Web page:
The mid-winter thaw has me in a boating frame of mind. With perhaps barely two months left before the first spring outing, the sound of dripping gutters has me recalling adventures last year and plotting more in 2016. I wrote last spring about the joys of boating to lunch in Excelsior, so here is a little outing to historic Stillwater this past summer. I hope your takeaway is two-fold: being on the water is wonderful, and walkable urbanism is really pretty simple.
My two boys and I launched our 1984 Lund “Mr. Pike” with Mercury “Classic 50” (Long May You Run) at the public boat launch just north of Stillwater and headed up the St. Croix River. A challenge to river boating, which we discovered right away, is river depths are very unpredictable. You can set a straight line course that is roughly in the middle of the river, and one second it’s 30 feet deep and the next it’s barely two. This is a bit unnerving.
We made our way a few miles upstream, and beached on an island to swim and play in the sand. It is remarkable, when heading north out of Stillwater, how quickly the St. Croix becomes a wild river with few obvious signs of civilization. This is thanks in part to being part of the National Park Service (be sure to check out the maps.) In all honesty, I recommend the float trip over motoring for this section of river. Floating is idyllic and with a canoe you can explore numerous backwaters. No motors increases the chance of spotting wildlife. Camping is available at various places along the river, including on islands, and all sites are only available by boat.
As I have written previously, part of the enjoyment of being on the water is returning to shore, especially when you are hungry! Thus, having a town beyond the dock is helpful. As towns go, Stillwater is historic, and there is something special about arriving at a charming town by boat, and walking to lunch. Where does one take two kids, age nine and five, for lunch? Leo’s Grill & Malt Shop of course. We dined on burgers and malts, then headed out to walk off our lunch before returning to the boat.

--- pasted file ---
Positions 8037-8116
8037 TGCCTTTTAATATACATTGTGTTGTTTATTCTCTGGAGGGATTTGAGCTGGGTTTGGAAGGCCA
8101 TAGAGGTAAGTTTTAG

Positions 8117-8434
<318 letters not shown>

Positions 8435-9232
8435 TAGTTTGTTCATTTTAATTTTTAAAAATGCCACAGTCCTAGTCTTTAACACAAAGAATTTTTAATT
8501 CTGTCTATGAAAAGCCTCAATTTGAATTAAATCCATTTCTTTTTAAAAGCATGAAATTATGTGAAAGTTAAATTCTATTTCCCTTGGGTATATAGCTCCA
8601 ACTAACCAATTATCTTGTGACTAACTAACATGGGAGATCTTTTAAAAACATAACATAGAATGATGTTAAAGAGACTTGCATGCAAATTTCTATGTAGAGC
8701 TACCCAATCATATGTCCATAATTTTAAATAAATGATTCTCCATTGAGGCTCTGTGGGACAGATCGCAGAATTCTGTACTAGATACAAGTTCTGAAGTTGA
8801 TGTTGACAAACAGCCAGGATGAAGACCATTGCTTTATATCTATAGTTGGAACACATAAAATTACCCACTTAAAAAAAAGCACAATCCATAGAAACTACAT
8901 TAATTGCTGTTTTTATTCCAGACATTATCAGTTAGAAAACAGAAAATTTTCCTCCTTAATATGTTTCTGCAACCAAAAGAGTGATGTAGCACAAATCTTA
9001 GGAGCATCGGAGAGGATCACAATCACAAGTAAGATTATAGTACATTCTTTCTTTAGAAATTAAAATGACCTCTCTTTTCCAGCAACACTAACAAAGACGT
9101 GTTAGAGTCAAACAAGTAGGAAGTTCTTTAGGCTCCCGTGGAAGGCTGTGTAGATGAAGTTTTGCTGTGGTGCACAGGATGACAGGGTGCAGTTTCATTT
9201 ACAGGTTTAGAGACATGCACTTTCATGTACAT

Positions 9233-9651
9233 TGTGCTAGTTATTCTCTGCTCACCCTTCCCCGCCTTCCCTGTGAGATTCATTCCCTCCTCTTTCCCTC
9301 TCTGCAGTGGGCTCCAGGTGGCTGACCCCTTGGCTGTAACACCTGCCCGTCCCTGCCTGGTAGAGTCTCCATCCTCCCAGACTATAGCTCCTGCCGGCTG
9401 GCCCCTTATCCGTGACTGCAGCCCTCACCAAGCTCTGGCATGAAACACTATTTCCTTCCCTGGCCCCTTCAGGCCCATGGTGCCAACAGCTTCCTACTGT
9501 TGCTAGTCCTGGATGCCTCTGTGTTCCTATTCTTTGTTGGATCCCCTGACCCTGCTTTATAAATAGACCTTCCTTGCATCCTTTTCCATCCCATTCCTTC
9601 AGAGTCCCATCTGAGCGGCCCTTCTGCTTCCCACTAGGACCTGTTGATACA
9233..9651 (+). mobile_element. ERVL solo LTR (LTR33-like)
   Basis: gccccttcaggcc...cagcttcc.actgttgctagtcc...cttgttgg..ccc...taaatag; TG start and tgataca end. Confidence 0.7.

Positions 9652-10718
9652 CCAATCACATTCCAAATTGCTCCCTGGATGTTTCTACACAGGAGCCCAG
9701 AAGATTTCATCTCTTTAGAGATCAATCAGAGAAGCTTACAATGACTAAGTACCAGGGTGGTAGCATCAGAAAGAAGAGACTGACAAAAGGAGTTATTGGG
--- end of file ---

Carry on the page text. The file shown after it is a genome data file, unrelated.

While Stillwater is much loved for being historic (the “Birthplace of Minnesota“), and while it’s old buildings and beautiful river valley setting certainly add to the character of the place, its walkable scale ties it all together and is indispensable. Walk along the riverfront in Lowell Park or along the downtown streets, and pedestrian friendliness abounds. Block frontages are varied and have a high “Gehl Door Average” (GDA). Sidewalks could be a little wider but are sufficient. From Leo’s, in the middle of downtown, the number of stores, restaurants, inns, residences and open space within a five-minute walk is pretty impressive, and makes for a satisfying day trip. Anyone doubting whether Stillwater is walkable need look no further than the walk-up window at Leo’s. Although it doesn’t increase GDA, a viable walk-up window is evidence of walkable urbanism. Being able to buy an ice cream cone sure helps!
Let’s keep in mind for a moment that it wasn’t hipster architects and planners who created “walkable urbanism” in Stillwater in the late 1800s. I’m willing to bet, like any of the charming towns in the Twin Cities like Excelsior and Northfield, that Stillwater wasn’t so much planned, but rather evolved incrementally, in an economically viable way, at a time when walking reigned supreme as the primary means of getting around. Luckily city mothers and fathers haven’t tinkered too much with this formula in the past century-plus. It isn’t rocket science. There is no alternative universe where walkable urbanism can exist; it just needs a high GDA, a decent sidewalk and slow-moving traffic. All the other things follow these necessary elements.
Boating is fun, and it’s made all the better by a charming town where you can stretch your legs. See you at the boat launch!
This was crossposted at Joe Urban.
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